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How a Headstrong Ski Pro Became Kai Lenny’s Go-To Filmer

On how many occasions have you had an incredible idea, only to dismiss it after grasping the time, effort, and risk that the implementation of said idea would entail? If you’re anything like me, a semi-creative but egregiously lazy type, the answer is: All too often.

Despite these self-inflicted roadblocks, I enjoy studying the world’s go-getters and overachievers, perhaps out of hope that their determination will rub off on me, or perhaps just out of curiosity. After a thorough investigation of successful people (meaning, perhaps wrongly, those who have acquired money, power, and/or fame through some intensive means) throughout history, what I’ve learned is this:

People who truly want to achieve great things will either make it happen ...or go pitifully broke trying.

In a recent interview with TGR, John Decesare, founder of  Poor Boyz Productions, explained what drove him as a young, cocky ski pro in the mid ‘90s to invest every dollar he didn’t have into films about freestyle skiing--an aspect of the sport he felt was pitifully neglected by skiing’s conservative mainstream. Decesare’s early films–War and Propaganda to name a couple–operated in much the same way as TGR’s early offerings, bringing ski cinema to the untapped masses.

And after years of suffering frozen fingers and toes while covering skiing’s steady progression, Decesare has returned to his beachy roots, now focusing his energy on high-profile surf cinematography.

Decesare with one of surfing's true generational talents, Kai Lenny. John Decesare photo.

In recent years Decesare has produced five seasons of Jamie O’Brien’s hit Redbull web series “Who Is J.O.B”, and perhaps most notably, he’s become the filmer of choice for surfing’s once-in-a-generation waterman and everyboard extraordinaire, Mr. Kai Lenny. All of which intrigued us enough to give Decesare a call.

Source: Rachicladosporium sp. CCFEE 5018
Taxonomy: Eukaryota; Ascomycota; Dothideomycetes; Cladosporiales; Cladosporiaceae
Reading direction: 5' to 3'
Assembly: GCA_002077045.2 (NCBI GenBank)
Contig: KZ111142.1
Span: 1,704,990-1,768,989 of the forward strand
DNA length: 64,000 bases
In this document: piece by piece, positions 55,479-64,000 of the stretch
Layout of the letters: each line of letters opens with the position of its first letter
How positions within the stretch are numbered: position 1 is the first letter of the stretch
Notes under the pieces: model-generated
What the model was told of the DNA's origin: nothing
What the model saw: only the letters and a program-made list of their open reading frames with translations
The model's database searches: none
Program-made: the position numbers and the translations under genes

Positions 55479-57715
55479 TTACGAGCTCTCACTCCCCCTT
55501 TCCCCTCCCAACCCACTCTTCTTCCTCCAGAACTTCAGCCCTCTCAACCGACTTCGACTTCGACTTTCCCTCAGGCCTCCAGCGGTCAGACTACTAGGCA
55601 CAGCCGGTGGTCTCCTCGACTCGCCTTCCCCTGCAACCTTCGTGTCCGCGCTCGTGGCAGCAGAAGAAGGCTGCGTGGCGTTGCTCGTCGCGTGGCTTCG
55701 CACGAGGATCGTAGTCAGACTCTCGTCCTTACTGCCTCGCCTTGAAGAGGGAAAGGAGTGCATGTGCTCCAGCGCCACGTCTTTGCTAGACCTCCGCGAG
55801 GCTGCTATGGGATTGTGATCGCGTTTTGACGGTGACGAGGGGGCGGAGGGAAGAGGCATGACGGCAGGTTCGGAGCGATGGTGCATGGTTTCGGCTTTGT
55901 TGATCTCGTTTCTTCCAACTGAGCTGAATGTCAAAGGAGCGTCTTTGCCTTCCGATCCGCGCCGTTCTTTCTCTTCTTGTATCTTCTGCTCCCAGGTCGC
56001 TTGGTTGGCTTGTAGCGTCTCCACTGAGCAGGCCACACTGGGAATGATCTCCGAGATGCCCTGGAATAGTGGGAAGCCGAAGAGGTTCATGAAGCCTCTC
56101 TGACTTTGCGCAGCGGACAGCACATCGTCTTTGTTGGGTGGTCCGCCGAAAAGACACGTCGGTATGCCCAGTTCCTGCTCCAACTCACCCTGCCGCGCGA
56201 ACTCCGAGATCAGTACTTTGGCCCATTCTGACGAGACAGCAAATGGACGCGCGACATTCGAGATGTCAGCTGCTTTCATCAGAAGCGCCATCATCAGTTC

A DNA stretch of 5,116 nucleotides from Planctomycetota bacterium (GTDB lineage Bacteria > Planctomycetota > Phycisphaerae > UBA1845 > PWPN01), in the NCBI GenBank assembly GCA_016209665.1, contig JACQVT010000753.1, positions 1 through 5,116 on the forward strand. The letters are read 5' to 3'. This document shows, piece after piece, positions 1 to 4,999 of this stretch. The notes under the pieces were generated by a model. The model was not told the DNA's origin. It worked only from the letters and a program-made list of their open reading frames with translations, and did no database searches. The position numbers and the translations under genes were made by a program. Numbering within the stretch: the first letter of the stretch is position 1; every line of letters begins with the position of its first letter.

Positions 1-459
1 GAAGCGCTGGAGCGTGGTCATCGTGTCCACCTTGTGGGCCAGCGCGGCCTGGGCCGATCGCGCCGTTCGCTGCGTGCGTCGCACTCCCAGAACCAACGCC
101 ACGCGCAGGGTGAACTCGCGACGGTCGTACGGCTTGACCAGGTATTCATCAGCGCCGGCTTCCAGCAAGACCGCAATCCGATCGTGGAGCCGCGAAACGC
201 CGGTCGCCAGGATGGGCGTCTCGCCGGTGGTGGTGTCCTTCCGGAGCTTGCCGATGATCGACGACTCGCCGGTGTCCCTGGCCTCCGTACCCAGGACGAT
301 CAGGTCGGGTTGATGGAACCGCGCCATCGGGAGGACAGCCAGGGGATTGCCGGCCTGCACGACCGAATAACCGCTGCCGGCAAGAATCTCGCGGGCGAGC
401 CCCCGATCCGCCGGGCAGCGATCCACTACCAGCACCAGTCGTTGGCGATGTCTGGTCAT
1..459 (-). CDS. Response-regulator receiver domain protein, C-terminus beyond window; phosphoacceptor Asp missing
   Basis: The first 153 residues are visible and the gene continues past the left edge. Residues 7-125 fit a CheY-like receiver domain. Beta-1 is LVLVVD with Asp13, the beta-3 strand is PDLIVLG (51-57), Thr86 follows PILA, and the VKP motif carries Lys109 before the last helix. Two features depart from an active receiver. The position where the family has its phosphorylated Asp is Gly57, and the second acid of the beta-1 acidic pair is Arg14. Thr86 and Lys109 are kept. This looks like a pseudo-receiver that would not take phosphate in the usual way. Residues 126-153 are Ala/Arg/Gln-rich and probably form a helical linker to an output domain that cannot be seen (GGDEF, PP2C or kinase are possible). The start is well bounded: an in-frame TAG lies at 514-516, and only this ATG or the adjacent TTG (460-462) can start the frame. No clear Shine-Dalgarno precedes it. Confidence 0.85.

TGR: So, John, give us a little backstory. What was John Decesare like as a kid?

JD: Well I’m originally from North Ridge, California—a little valley town—but eventually we moved to the South Bay of Los Angeles. And really, before anything else, I was a surfer.

But you went pro as a skier. How’d that happen?

JD: I was actually captured by an ABC Wide World of Sports feature on skiing. After watching that I was pretty much obsessed with the sport, and I told my mom to take me to the mountains every weekend. Then after high school I moved to Colorado and started taking it pretty seriously.

A younger Decesare with a stylish film setup and a not-so-stylish haircut. John Decesare photo.

So you went pro, and then what? Where did this whole ski video thing come into play?

JD: In skiing, all I ever wanted to do was to get airborne--I guess that’s why I did the freestyle and mogul stuff. And I grew up watching these films by guys like Warren Miller and Greg Stump, which were really sick, but they rarely featured freestyle skiing. And then one day, we had this great day filming in Vail with Warren, and I remember being so excited to see the clips, but in his hour-long movie he only used a couple of minutes of the footage. It just broke me, and I was like “You know what? I'm going to make a movie.”

So you saw a gap in the market and decided to go after it?

JD: That’s right. So that next season, despite having zero dollars in my account, I bought the camera and gear on my credit card, and my buddy Eric Shear and I followed the tour around and made a movie with all our friends. That was Fade to Black, and no one really saw it –only about 50 of our closest acquaintances.

Did you get a good response from those who originally saw it?

JD: Yeah, it was awesome. Everyone was like, “You should keep making movies!” but I was like Ehhh… I could see that we might be onto something, but I wasn't too sure. Then I went to the first X Games at Big Bear in California, which only had snowboarding–no skiing–and I just remember being amazed. I was like, “This is it. This is the future... except it should be skiing.” So that kind of jumpstarted me again and I started making more films.

What happened next?